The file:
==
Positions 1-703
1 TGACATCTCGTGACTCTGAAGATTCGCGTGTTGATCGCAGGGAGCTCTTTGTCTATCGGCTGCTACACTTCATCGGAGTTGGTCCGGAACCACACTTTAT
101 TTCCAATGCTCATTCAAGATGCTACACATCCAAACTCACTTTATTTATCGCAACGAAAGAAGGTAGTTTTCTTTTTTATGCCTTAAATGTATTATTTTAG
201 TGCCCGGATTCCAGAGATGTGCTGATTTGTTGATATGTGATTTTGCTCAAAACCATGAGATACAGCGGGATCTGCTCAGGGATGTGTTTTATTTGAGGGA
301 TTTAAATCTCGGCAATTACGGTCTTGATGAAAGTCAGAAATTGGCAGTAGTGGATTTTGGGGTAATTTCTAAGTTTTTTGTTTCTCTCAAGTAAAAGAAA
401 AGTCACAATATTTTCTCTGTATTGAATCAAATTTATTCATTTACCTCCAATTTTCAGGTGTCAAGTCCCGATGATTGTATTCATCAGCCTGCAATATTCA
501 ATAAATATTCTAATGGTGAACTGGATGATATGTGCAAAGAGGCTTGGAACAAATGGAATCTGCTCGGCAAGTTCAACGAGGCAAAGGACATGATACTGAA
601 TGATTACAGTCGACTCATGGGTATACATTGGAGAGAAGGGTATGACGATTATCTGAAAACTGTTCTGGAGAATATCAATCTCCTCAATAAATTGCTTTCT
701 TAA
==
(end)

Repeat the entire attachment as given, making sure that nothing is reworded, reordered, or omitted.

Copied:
Positions 1-703
1 TGACATCTCGTGACTCTGAAGATTCGCGTGTTGATCGCAGGGAGCTCTTTGTCTATCGGCTGCTACACTTCATCGGAGTTGGTCCGGAACCACACTTTAT
101 TTCCAATGCTCATTCAAGATGCTACACATCCAAACTCACTTTATTTATCGCAACGAAAGAAGGTAGTTTTCTTTTTTATGCCTTAAATGTATTATTTTAG
201 TGCCCGGATTCCAGAGATGTGCTGATTTGTTGATATGTGATTTTGCTCAAAACCATGAGATACAGCGGGATCTGCTCAGGGATGTGTTTTATTTGAGGGA
301 TTTAAATCTCGGCAATTACGGTCTTGATGAAAGTCAGAAATTGGCAGTAGTGGATTTTGGGGTAATTTCTAAGTTTTTTGTTTCTCTCAAGTAAAAGAAA
401 AGTCACAATATTTTCTCTGTATTGAATCAAATTTATTCATTTACCTCCAATTTTCAGGTGTCAAGTCCCGATGATTGTATTCATCAGCCTGCAATATTCA
501 ATAAATATTCTAATGGTGAACTGGATGATATGTGCAAAGAGGCTTGGAACAAATGGAATCTGCTCGGCAAGTTCAACGAGGCAAAGGACATGATACTGAA
601 TGATTACAGTCGACTCATGGGTATACATTGGAGAGAAGGGTATGACGATTATCTGAAAACTGTTCTGGAGAATATCAATCTCCTCAATAAATTGCTTTCT
701 TAA